The Office of Family Assistance is partnering with Txt4Babies to deliver positive and informative messages to expecting or new parents about the importance of positive engagement and behaviors to ensure that children are born healthy.

Through the Ad Council and a partnership with Universal Studios we’ve developed two public service announcements to reach a broader audience to inform fathers of the benefits of regular involvement in their children’s lives.

We expect these ads to begin airing this weekend in time for Father’s Day.

Across the agency we’ve been working with the Department of Housing and Urban Development and the Department of Justice and the Department of Labor to improve the outcomes of the re-entry populations with regards to parental involvement and gaining employment.
From the Offices of Child Care and Head Start we’re engaging fathers with positive approaches to the earliest stages of their young children’s lives.

We’re working with you and state authorities to create a child support system nationwide that encourages support within the system while reducing the need for enforcement. 

We know that an involved parent is a supportive one. Our job is to give parents the skills to be supportive, emotionally as well as financially.
Since parental well-being is the cornerstone to child well-being and family well-being, we have created an agency-wide fatherhood working group that is applying the philosophy of positive engagement wherever there is an opportunity to engage fathers with their children. 

Together we have done much, and together we will do much more.

In a short time, we have come a long way. We have tried many approaches, techniques and philosophies in our efforts to provide fathers with tools that will actually get the job done.

Because in the end, we all know, sometimes all you really need to complete the job is the right tool.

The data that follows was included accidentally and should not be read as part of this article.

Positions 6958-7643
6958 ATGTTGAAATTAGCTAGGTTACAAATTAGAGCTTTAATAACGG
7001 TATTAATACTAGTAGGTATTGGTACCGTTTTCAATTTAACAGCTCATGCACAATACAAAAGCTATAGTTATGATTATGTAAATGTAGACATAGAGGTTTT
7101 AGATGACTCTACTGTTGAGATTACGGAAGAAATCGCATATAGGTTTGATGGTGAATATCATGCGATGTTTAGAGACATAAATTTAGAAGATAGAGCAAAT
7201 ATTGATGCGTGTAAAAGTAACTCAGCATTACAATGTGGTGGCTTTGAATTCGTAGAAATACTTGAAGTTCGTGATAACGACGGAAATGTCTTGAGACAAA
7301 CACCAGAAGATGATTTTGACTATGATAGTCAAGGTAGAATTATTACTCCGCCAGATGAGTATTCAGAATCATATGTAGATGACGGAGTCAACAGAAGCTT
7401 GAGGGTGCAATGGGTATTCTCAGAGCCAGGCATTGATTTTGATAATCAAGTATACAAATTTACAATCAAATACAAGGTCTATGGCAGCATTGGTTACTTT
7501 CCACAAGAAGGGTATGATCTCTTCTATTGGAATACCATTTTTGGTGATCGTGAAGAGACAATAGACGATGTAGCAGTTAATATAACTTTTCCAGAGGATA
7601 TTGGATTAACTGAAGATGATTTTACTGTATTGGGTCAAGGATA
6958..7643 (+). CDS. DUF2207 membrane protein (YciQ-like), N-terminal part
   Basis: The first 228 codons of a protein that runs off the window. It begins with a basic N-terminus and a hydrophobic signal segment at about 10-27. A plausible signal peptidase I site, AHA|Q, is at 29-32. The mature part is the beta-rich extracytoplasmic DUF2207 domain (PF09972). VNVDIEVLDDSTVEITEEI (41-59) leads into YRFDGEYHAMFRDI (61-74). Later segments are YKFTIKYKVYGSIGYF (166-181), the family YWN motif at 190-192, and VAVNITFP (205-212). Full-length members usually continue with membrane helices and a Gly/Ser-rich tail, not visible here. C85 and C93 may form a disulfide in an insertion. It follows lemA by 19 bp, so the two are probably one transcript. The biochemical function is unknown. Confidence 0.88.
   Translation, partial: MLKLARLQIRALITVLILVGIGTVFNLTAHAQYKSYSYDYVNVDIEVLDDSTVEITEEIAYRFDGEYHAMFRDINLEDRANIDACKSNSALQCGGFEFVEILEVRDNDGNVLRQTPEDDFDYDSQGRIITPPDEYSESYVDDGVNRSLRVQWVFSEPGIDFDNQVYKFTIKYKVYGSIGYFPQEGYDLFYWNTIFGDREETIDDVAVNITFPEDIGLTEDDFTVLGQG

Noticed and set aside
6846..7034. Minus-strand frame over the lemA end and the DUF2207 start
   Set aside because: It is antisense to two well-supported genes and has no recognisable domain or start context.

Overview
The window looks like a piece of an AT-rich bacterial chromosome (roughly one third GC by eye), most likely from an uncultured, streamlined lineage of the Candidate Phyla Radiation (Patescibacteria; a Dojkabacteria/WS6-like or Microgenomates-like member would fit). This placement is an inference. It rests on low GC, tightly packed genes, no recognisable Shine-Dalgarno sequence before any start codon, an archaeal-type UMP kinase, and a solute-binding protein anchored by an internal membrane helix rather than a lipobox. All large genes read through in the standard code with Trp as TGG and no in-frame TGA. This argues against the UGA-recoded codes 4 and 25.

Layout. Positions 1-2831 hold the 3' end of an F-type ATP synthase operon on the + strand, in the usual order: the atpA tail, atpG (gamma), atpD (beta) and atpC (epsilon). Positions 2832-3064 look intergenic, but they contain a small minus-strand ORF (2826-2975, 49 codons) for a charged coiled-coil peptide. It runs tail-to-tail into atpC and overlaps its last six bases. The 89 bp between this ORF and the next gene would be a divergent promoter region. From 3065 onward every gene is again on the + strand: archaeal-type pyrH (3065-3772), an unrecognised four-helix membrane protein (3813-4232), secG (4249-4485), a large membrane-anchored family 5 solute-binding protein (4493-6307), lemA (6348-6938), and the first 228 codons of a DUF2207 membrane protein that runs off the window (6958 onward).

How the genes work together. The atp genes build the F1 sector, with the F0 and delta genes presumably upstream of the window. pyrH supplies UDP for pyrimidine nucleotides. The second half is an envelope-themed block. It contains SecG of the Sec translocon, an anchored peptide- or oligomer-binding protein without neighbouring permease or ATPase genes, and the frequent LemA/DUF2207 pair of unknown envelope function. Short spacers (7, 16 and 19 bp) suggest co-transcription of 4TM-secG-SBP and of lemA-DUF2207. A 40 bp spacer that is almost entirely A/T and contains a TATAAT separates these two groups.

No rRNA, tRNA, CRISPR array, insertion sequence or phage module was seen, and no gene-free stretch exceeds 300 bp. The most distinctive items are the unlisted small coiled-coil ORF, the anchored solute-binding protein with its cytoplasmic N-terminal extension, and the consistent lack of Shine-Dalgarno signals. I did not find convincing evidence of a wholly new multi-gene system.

There are many tools in the box. 

The right one is a solution. Choose it wisely and use it properly and you will complete the project successfully.

But we’re not talking hammers and drills and screwdrivers. We’re talking complex programming to engage fathers.

Programming that was designed ambitiously and implemented enthusiastically.

Innovative programming that has evolved quickly and responsively.

So, now as the theme of this conference suggests, we’ve reached the next stage. It is time to focus on evidence and outcomes.

In other words, while we all continue to innovate, we need to understand what really works and what the underlying challenges to success ultimately are.

To do this, HHS is investing in research and evaluations that we hope will help guide future directions and provide lessons that will help us and you continue to learn and, as appropriate, refine services to help Dads do what they want to do – be there for their kids.

There are a few studies I want to highlight so you know what we are doing.  

We are currently working in partnership with evaluators and four Responsible Fatherhood grantees (as well as three Healthy Marriage grantees) to carry out a study that involves randomly assigning fathers to a group that will receive the program services and a group that will not.

This study is called Parents and Children Together – we refer to it as PACT.   Information will be collected from both groups of fathers about 12 months after they enroll in the study on a lot of topics like their level of involvement with their kids, their own well-being, and their jobs – to assess the programs’ impacts. 

The study will also document the programs’ approach and the range of services provided.